Service Limits were another area of constant improvement as we tested out a variety of options before finding the instance type that worked best. YCF’s performance requirements definitely pushed some AWS services pretty hard, and we tested some of the theoretical limits of the AWS platform. Anytime you need to get into the theoretical limits of a service like Elasticache, you know as a Solutions Architect that things are going to get interesting!
I’ve heralded the benefits and value of AWS Business Support—it’s one of the most essential tools for anyone running in AWS. They deserve another shout-out on this one, as they came through multiple times during this project. We knew our infrastructure would work when the time came because of the confidence AWS support supplied.
Kubernetes is like surfing: you just have to grab on and ride the waves as they come. It’s self-healing, and I’m a big fan of that. Honestly, it’s such a cool tool that there are still moments when if feels like magic to me. The graph above are some example of the grafana performance graphs, and it’s a little like finding a needle in a haystack because there is so much information available.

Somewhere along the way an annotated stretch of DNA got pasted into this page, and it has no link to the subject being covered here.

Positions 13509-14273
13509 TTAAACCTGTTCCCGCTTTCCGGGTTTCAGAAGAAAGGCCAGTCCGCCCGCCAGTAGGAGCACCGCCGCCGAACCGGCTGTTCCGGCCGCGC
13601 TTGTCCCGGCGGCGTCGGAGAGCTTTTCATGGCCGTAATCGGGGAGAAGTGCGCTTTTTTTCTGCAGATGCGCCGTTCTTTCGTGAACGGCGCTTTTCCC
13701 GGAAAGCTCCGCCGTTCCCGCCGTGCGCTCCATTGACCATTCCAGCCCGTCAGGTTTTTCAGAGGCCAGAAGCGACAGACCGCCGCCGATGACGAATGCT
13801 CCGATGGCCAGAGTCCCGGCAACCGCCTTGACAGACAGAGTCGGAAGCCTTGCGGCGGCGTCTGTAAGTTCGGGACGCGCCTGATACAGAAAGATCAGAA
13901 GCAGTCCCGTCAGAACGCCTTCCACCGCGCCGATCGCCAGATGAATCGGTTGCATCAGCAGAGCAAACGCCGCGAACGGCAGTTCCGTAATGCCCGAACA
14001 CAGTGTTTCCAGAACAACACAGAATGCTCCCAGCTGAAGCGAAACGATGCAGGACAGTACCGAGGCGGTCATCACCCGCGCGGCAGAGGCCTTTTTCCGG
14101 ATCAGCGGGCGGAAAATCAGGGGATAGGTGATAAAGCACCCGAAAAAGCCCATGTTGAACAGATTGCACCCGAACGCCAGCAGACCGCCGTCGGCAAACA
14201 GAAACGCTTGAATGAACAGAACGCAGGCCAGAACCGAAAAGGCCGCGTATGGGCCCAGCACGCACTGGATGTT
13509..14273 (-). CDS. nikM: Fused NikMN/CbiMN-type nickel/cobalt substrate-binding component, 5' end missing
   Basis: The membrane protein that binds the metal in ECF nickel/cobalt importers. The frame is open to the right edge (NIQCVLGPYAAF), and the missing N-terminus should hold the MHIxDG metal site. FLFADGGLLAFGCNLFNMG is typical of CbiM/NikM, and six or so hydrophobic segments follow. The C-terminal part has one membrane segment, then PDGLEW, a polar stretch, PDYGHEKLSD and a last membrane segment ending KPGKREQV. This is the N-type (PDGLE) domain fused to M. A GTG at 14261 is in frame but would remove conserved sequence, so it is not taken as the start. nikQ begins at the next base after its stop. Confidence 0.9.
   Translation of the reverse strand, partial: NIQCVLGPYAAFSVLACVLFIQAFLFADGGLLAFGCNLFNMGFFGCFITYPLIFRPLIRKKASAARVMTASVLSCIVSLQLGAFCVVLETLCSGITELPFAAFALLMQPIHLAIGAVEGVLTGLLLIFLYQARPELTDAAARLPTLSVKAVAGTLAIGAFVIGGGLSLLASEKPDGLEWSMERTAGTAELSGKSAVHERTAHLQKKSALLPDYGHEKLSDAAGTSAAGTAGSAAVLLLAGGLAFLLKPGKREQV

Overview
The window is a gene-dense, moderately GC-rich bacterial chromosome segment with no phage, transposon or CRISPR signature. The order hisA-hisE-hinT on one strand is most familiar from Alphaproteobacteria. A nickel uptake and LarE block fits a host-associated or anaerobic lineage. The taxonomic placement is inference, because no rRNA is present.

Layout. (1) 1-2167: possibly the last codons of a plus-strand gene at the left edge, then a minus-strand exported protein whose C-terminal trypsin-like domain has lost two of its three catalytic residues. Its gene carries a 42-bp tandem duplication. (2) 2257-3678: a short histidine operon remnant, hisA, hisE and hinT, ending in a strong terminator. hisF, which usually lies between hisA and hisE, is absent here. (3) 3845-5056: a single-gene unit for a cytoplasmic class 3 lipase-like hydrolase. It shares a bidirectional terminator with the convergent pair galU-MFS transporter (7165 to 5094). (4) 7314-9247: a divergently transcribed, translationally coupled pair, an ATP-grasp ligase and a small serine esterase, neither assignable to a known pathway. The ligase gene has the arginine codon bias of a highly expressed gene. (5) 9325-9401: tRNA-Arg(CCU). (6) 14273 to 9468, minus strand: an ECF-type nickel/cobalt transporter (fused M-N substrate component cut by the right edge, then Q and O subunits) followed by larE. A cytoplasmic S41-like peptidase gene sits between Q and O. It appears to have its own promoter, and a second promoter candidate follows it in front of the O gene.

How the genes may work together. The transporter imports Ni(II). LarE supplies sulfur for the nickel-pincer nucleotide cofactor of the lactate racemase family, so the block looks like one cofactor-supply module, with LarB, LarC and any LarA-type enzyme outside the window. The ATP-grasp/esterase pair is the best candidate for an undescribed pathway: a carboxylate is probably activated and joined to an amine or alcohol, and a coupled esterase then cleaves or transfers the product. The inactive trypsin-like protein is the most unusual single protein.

It’s a cool tool, for sure, but you can’t just kick back and let it do all your work for you. We used kops (Kubernetes Operations) to create the Terraform templates we needed to create the clusters, and now can manage Kubernetes through Terraform going forward. This is a good solution because it allows us to use variables for the values we are continually changing and can automate rolling out those changes. Like cluster node sizes and numbers, for example.
Another important lesson we learned with Kubernetes is that there is a limit on pods to nodes and that limit is application dependent. It’s roughly around 20, but Kubernetes comes with a handful of their own nodes that vary depending on your build and add-on services.
We are starting to deploy and see some great wins using fargate and EKS. Less management overhead along with faster and cheaper deployments. However, at the time of this writing, EKS or Elastic Kubernetes Service, is still in preview and not generally available. We are definitely looking forward to this new service. As it will save us even more time and energy that we devoted to creating and managing the clusters.
Senior Solution Architect